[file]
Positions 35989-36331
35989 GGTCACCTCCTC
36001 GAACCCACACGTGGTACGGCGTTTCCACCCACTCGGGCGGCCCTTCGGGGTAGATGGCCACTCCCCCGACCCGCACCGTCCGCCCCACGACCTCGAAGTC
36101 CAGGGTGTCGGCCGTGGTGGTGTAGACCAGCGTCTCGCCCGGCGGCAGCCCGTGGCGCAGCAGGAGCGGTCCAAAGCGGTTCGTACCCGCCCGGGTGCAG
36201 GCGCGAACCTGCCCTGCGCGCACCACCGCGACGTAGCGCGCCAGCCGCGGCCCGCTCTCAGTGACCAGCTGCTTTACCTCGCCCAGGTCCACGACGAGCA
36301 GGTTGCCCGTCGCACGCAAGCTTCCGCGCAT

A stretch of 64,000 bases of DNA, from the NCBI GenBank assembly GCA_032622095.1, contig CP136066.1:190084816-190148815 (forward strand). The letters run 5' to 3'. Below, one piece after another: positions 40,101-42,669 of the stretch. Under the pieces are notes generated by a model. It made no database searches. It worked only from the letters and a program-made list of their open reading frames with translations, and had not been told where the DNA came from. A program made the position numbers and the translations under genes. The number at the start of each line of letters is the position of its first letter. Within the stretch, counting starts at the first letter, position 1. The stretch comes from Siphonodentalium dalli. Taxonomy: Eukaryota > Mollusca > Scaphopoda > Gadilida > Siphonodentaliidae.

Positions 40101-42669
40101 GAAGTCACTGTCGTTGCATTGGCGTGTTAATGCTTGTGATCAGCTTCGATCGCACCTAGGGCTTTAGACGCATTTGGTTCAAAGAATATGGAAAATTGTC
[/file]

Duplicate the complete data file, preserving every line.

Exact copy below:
Positions 35989-36331
35989 GGTCACCTCCTC
36001 GAACCCACACGTGGTACGGCGTTTCCACCCACTCGGGCGGCCCTTCGGGGTAGATGGCCACTCCCCCGACCCGCACCGTCCGCCCCACGACCTCGAAGTC
36101 CAGGGTGTCGGCCGTGGTGGTGTAGACCAGCGTCTCGCCCGGCGGCAGCCCGTGGCGCAGCAGGAGCGGTCCAAAGCGGTTCGTACCCGCCCGGGTGCAG
36201 GCGCGAACCTGCCCTGCGCGCACCACCGCGACGTAGCGCGCCAGCCGCGGCCCGCTCTCAGTGACCAGCTGCTTTACCTCGCCCAGGTCCACGACGAGCA
36301 GGTTGCCCGTCGCACGCAAGCTTCCGCGCAT

A stretch of 64,000 bases of DNA, from the NCBI GenBank assembly GCA_032622095.1, contig CP136066.1:190084816-190148815 (forward strand). The letters run 5' to 3'. Below, one piece after another: positions 40,101-42,669 of the stretch. Under the pieces are notes generated by a model. It made no database searches. It worked only from the letters and a program-made list of their open reading frames with translations, and had not been told where the DNA came from. A program made the position numbers and the translations under genes. The number at the start of each line of letters is the position of its first letter. Within the stretch, counting starts at the first letter, position 1. The stretch comes from Siphonodentalium dalli. Taxonomy: Eukaryota > Mollusca > Scaphopoda > Gadilida > Siphonodentaliidae.

Positions 40101-42669
40101 GAAGTCACTGTCGTTGCATTGGCGTGTTAATGCTTGTGATCAGCTTCGATCGCACCTAGGGCTTTAGACGCATTTGGTTCAAAGAATATGGAAAATTGTC